DEPORTATION OF ALIENS

THURSDAY, AUGUST 5, 1937

UNITED STATES SENATE,
SUBCOMMITTEE OF THE COMMITTEE ON IMMIGRATION,

Washington, D. C. The subcommittee met, pursuant to call, at 10 a. m., in room 412, Senate Office Building, Senator Lewis B. Schwellenbach (chairman of subcommittee) presiding.

Present: Senators Schwellenbach (Chairman), Austin, and Andrews.

Present also: Senator Royal S. Copeland, a member of the main committee and Senator from the State of New York; and Senator Robert R. Reynolds, Senator from the State of North Carolina.

Senator SCHWELLENBACH. This is a hearing on H. R. 6391, which passed the House of Representatives on June 10, 1937. I will place in the record at this point a copy of the bill.

(Said H. R. 6391 is here printed in full, as follows:)

(H. R. 6391, 75th Cong., 1st sess.) AN ACT, To authorize the prompt deportation of criminals and certain other aliens, and for other purposes

Be it enacted by the Senate and House of Representatives of the United States of America in Congress assembled, That an alien who entered the United States either from a foreign territory or an insular possession, either before or after the passage of this Act, shall be promptly deported in the manner provided in sections 19 and 20 of the Immigration Act of February 5, 1917 (39 Stat. 889, 890; title 8, secs. 155, 156), as amended, regardless of when he entered, if he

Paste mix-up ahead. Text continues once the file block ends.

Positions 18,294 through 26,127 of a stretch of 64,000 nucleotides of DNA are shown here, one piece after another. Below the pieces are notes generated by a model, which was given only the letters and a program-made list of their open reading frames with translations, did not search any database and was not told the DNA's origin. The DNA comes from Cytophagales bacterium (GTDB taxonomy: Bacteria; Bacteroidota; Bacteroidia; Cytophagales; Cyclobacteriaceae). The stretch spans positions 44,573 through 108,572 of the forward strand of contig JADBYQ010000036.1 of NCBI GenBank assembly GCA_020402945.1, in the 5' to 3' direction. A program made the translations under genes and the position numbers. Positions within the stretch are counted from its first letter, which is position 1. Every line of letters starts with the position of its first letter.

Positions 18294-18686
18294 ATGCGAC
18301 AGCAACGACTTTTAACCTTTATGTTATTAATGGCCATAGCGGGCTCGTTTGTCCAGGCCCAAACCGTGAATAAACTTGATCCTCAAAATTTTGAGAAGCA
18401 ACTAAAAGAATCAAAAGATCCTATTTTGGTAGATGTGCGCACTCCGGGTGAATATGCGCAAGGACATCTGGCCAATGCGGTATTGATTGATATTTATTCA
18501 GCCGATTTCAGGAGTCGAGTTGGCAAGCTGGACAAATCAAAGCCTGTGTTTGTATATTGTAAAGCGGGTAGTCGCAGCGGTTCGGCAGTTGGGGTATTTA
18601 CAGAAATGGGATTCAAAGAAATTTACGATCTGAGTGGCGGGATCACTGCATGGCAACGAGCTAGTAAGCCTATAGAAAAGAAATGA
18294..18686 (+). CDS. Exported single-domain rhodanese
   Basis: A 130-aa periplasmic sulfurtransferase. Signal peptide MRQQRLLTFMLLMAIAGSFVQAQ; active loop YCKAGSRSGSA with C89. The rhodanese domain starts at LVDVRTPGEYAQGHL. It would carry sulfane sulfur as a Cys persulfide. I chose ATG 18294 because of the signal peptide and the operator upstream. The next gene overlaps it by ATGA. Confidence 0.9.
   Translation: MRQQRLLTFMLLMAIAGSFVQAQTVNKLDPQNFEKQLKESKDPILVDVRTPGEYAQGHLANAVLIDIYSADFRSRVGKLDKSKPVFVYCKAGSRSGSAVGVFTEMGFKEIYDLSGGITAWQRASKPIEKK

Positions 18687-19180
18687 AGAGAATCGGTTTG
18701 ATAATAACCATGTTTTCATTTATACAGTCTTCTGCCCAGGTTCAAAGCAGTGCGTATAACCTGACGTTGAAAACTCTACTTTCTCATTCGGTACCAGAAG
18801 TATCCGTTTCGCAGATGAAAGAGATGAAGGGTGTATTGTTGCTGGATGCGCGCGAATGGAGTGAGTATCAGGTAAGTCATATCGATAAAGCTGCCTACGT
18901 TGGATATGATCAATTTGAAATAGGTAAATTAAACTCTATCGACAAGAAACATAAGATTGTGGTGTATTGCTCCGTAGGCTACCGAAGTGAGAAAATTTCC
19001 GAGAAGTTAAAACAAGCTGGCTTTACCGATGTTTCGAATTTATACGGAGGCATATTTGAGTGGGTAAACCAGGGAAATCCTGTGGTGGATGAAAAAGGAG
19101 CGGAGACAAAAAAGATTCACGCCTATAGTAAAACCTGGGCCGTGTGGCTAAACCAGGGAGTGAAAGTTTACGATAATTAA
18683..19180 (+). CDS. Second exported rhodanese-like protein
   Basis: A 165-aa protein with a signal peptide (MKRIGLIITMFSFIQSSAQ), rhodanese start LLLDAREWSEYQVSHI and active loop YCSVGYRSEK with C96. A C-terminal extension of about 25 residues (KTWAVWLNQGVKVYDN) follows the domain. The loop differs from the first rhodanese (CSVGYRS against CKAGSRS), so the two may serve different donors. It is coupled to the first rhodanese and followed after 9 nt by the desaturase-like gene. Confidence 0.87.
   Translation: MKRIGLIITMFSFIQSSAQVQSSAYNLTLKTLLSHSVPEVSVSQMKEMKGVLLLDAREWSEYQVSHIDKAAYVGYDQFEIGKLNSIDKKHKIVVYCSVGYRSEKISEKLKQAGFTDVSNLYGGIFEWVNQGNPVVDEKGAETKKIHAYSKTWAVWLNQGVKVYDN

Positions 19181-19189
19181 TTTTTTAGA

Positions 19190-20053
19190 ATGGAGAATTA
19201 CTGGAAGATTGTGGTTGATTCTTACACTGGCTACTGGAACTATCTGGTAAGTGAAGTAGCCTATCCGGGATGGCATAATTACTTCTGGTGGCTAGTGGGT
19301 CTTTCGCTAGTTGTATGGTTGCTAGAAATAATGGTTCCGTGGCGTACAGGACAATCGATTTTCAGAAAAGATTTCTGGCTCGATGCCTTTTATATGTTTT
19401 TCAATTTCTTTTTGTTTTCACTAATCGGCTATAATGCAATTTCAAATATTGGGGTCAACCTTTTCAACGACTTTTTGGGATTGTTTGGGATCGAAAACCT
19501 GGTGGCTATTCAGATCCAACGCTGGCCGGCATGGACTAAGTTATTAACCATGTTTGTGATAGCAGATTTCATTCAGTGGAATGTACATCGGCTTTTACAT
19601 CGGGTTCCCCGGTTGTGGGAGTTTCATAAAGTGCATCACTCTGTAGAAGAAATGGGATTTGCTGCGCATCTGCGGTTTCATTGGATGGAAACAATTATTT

(1) Is hereafter convicted in the United States within five years of the institution of deportation proceedings against him of a crime involving moral turpitude for which the alien is committed to an institution as a result of such conviction; or

(2) Has been convicted in the United States within five years of the institution of deportation proceedings against him of the crime of possessing or carrying any firearm (even if the alien was not sentenced to imprisonment); or

(3) Has been convicted of violation of any narcotic law of any State, Territory, insular possession, or the District of Columbia; or